The influence of home and hearth on learning is as crucial today as it was in the days of Burns , says Ewan Aitken Ensconced as I was at this year's excellent Young Scot Burns supper, traditional beverage in my hands and enjoying good conversation, my expectations of the speeches were no more than to hear exhortations to the bard of a nature similar to many I had heard before and banter between the genders.
But in the superb immortal memory gifted to us by Sandy Watson, chief executive of Angus Council, there was a wee gem of a line that leapt out, ready for deeper exploration.
Watson said: "Burns's father was a strict Calvinist who, however, ensured that his son had a good education." In light of recent debates about parent rights and responsibilities, it struck a chord. Burns grew up in a family of great poverty. By 13, he was working in the fields. At 15, he was the principal labourer on the farm.
But yet at 14, the family also found what it took to send him to Ayr with Dominie John Murdoch and then a year later to Kirkoswald to study under Hugh Rodger. For all their struggles, Burns's parents worked hard to ensure he had the gift of opportunities that education brought.
There are some studies which suggest that 85 per cent of learning happens in the home or at least outside school. Children learn from what doesn't happen inside the home as much as from what does. Like Burns, children with good parental support are more likely to achieve their potential.
I had a letter recently from a learning support teacher suggesting that the best way to achieve a truly inclusive education service would be to spend more resources on supporting parents of children aged five and under. Phil Hanlon, professor of public health at Strathclyde University, goes further and argues that, if we want children to succeed in school and in the wider world, we should work hardest on their parents when the child is still in the womb, questioning everything, especially what they are putting down their throats.
The challenge is to design this level of often quite intensive early intervention in such a way that it is seen as providing support and not just criticism.
My experience as a ward councillor is that any debate about negative activities of young people outside school invariably ends up with two cries from the floor of "it's the parents' fault" and "the schools need to teach them to behave", both of which simply perpetuate a blame culture.
Locally, I set up a parenting project in partnership with 15 voluntary and statutory bodies managed by the Family Service Unit Scotland to offer both support and challenge to parents. Taking referrals from local schools, the project's objectives are to ask parents: "do you need some help?" and to say "if you keep up what you are doing your child will suffer".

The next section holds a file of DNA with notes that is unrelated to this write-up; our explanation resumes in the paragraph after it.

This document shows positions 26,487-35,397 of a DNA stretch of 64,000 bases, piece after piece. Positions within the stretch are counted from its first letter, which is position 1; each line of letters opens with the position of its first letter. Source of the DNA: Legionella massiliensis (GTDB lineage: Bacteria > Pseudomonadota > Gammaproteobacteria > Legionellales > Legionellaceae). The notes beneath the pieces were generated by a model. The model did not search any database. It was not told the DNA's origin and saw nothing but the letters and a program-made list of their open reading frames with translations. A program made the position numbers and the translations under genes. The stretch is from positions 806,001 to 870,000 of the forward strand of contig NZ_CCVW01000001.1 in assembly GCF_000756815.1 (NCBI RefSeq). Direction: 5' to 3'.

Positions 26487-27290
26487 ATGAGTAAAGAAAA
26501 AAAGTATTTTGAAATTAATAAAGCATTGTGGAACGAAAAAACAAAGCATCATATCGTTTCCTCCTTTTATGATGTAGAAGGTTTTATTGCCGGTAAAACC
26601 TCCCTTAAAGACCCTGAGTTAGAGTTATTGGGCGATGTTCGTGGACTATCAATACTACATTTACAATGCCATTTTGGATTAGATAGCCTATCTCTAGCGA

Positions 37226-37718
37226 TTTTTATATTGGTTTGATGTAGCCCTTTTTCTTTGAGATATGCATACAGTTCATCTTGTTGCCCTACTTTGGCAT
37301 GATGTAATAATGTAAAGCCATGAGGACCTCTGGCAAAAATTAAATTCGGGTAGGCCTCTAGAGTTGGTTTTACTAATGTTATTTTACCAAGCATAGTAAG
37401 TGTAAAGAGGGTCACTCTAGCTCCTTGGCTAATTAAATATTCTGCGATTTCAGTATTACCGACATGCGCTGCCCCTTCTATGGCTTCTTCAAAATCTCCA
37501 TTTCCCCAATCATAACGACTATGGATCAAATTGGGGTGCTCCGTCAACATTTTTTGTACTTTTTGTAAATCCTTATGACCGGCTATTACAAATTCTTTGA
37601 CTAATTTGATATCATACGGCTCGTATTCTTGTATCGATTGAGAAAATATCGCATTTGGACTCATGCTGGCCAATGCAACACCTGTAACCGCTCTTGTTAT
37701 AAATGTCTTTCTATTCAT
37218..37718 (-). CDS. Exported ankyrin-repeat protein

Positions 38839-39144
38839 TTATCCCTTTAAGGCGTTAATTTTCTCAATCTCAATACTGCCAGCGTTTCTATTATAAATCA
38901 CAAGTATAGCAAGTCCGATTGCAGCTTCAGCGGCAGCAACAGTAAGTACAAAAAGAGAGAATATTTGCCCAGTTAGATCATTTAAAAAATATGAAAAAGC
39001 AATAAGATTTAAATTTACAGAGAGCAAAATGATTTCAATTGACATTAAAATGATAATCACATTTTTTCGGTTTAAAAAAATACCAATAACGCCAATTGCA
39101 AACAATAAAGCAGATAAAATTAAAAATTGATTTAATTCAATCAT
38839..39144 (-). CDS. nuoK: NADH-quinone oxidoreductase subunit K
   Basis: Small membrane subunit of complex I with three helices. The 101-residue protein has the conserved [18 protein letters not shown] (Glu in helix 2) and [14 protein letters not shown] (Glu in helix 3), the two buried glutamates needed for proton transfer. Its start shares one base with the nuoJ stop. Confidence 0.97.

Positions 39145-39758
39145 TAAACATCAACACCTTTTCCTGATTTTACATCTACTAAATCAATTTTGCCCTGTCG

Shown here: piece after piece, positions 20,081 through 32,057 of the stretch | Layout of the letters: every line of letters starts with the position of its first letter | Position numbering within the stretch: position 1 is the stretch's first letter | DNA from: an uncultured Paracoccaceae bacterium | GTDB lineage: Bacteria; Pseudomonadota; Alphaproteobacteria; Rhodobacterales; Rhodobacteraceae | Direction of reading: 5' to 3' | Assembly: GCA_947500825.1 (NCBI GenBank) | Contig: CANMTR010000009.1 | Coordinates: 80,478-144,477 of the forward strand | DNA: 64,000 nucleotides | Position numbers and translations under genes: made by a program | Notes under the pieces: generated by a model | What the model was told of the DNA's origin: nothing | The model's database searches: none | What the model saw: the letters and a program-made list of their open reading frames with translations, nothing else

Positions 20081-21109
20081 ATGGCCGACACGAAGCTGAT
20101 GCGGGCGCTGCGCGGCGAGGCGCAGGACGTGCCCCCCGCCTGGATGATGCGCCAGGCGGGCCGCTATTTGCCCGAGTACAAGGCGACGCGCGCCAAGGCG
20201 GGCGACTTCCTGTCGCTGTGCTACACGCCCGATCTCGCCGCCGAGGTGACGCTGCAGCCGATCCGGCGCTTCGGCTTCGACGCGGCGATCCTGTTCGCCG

It is not easy and the staff face many rebuffals, but they refuse to give up on anyone. I know that there are a number of similar home-link type projects across the country, but we need many more.
Parenting is the hardest job anyone can attempt, yet none of us is required to have completed any training or qualifications to be one. Recent surveys show that more than 80 per cent of parents live in fear of getting things wrong and I am one of them.
Despite Larkin's famous poem, most of the time we do not, or at least what we do causes little lasting damage.
Yet there are times when some parents are not giving their children what they need, either physically, socially or emotionally. In those cases, schools and other agencies need to act accordingly without fear of abuse, litigation or accusations of a "nanny state" culture. We need to find ways of intervening more in families' lives where things are happening that are not allowing children to grow to their fullest potential - whether that's about how bodies or minds are or are not being nurtured.
This means providing options, ranging from parent groups in schools, family learning opportunities, home-link services and health teams to much more intensive and intrusive action where staff are in homes daily, sometimes several times.
We also need yet more radical approaches, for example, an even greater expansion of the foster care network to give local authorities the ability to remove more children for periods of time. They can then be nurtured and their parents given the space to learn and understand what being a parent really involves, rebuilding those families again with support in place.
This is very resource intensive and has huge moral and ethical ramifications. But the earlier and greater the intervention, the less the cost to the child, the parent and the state in later years.
Ewan Aitken is executive member for children and families on Edinburgh City Council and education spokesperson for the Convention of Scottish Local Authorities.